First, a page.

Jelena Dokic Tour Results: Interviews
The Championships 2002
Wimbledon, Great Britain
26 June, 2002
The Championships, Wimbledon 2002: Official Site by IBM - Players
Day 3, Jelena Dokic
Wednesday, June 26, 2002
J. DOKIC/K. Hrdlickova, 6-0, 4-6, 8-6
MODERATOR: Jelena for you.
Q. At the start of that match, it didn't look as though you were
going to be struggling the way you did. How do you explain the way
the match fluctuated so much?
JELENA DOKIC: I had a good first set, but I made a few mistakes in
the first game of the second on my serve and I lost my serve. I
think that's where things turned around. And she kept on getting
better and better, and I was getting too defensive. I was too tight
and too nervous. You know, when you lose the second set, no matter
how good you played in the first, you know, you're even. You know,
it was difficult, and the court wasn't great. She's not easy to
play. She hits the ball very flat. You know, when you get in a third
set, you know, it's not easy to play her. And I lost to her before.
So, you know, I had to try to find a way to get back. You have to
try to win when you're not playing well.
Q. At one point you were two points away from defeat. Did you think
you may lose at that stage?
JELENA DOKIC: Yeah, definitely. When I got broken at 5-All, I was
really mentally down because I had so many chances in the third set
to get up 3-Love. But she played three, four very bad points there,
so I was lucky there. You know, after that I was on top again.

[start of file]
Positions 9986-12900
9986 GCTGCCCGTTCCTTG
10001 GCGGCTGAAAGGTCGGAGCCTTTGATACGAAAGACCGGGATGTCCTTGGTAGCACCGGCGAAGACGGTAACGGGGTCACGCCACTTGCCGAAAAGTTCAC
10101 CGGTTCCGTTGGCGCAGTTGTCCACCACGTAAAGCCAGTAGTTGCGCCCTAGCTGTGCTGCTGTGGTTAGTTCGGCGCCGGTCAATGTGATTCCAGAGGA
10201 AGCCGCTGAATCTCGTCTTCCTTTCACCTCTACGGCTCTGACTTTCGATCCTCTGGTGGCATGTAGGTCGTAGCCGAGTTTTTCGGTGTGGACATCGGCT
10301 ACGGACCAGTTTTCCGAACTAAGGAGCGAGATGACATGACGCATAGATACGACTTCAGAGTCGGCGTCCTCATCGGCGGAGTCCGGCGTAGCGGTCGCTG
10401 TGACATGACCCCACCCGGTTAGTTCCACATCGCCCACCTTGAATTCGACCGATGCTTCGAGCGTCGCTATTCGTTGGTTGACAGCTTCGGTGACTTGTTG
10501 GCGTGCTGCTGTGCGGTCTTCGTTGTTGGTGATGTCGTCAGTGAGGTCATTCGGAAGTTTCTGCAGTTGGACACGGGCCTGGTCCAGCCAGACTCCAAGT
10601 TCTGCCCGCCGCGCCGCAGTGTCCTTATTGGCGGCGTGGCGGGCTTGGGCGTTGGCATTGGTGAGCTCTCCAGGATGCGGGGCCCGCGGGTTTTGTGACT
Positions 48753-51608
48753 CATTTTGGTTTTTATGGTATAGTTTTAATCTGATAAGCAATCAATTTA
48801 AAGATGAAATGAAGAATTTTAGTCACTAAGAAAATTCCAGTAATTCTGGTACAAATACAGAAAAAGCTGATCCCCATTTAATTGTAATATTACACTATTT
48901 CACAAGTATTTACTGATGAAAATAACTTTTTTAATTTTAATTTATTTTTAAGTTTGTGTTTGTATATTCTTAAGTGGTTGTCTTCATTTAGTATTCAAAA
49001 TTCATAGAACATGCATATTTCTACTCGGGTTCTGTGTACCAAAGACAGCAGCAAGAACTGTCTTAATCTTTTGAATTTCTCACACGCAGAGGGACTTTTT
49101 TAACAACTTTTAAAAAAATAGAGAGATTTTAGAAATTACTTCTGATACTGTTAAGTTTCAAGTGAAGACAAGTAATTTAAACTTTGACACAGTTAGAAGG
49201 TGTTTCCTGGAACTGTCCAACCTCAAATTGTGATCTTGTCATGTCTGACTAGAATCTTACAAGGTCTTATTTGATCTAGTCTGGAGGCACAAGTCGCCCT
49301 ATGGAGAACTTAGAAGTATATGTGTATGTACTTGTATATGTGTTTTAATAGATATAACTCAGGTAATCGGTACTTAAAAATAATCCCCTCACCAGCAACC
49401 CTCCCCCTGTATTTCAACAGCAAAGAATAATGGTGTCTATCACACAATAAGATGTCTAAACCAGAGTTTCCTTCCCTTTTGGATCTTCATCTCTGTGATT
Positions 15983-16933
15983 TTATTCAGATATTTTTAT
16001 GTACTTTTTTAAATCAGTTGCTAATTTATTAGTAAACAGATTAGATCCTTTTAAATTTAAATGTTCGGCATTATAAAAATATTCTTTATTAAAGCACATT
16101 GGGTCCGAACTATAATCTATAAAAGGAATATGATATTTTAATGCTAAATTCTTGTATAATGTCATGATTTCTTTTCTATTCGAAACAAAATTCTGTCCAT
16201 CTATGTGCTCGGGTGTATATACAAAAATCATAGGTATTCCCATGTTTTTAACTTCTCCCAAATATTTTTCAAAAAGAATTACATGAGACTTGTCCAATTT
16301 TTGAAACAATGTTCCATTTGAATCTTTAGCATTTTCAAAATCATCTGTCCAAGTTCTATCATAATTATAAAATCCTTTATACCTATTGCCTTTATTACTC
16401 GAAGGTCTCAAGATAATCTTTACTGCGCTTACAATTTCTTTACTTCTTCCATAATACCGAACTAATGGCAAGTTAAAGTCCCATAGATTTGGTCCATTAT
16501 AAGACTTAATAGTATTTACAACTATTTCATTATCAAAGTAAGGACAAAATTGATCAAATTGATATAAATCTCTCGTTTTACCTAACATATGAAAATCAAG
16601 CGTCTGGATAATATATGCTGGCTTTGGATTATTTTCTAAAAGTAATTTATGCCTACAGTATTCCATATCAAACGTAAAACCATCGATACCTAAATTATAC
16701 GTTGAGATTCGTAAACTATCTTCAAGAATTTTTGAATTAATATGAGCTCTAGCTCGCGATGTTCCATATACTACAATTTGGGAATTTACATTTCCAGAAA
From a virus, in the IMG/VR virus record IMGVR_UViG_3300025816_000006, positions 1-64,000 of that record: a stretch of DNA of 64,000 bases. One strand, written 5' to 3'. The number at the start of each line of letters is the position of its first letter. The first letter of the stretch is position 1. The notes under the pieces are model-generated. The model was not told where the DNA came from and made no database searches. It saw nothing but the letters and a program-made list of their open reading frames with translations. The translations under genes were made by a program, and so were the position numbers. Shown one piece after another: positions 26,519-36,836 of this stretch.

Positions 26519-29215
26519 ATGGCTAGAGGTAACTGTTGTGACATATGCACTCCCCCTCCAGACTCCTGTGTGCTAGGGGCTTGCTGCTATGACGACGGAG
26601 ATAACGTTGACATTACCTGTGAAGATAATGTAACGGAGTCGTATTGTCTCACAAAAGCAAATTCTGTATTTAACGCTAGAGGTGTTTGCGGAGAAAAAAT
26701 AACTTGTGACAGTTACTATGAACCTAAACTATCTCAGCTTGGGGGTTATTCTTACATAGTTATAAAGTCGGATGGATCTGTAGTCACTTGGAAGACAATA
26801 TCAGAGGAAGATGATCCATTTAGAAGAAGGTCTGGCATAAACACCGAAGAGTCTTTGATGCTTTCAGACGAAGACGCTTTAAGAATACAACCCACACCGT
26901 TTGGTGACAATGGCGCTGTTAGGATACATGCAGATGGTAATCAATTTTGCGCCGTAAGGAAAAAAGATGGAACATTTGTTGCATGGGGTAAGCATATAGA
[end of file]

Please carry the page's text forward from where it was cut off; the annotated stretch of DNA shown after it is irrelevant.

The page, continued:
Q. Do you know why you were so nervous, so tight?
JELENA DOKIC: No. I mean, I played a good first set. It was quick.
So I thought maybe I would win a little bit easier. But she got
better. She isn't easy to play against. I don't know. When you get
into a situation when it's a third set in a Grand Slam, you know
you're supposed to win, you know, it's not so easy.
Q. It's been quite a dramatic day in terms of big players going out.
Is this sort of a warning to not only yourself but other female
JELENA DOKIC: I think it's always a warning the last few years in
the Grand Slams, in the tournaments. I think the matches are getting
so much tougher. You know, you always have to be awake. There's no
easy matches. There's no 6-Love, 6-Love or 6-1, 6-1. You know, it
doesn't exist anymore. So you have to be ready early on. There's so
many good players. You know, I think for me, I mean, being two
points away from losing, and coming back, I'm just glad that I won
the match. You know, I actually thought I lost already pretty much.
So, I mean, it's not a good thing to say, but, you know, it's not
Q. You've been on the other side when you've just been
up-and-coming, no one had ever heard of you, you managed to pull off
some good wins. How does it feel when you're someone who came so
close but has failed?
JELENA DOKIC: You know, it's tough when you're supposed to win
because the pressure's on you. And when you have some players that
just go out and, you know, hit, you know, don't worry about
anything, then it's not so easy. But then sometimes you feel like
you have the edge over them because you're supposed to win. So
there's both sides. You know, I've been in situations where I wasn't
supposed to win, and I've been in situations where I'm supposed to
win. So I've had both. It's just very mental. Tennis is very mental.
So you have to get over that and try to go out there and play.
Q. What was it about the court that you didn't think was very good?
JELENA DOKIC: It was very slippery. I haven't played on a grass
court like that at Wimbledon. I've played a few matches here, but it
was very slippery. The grass, it wasn't so good. Maybe from the
men's match before, I don't know. But I've never seen it that way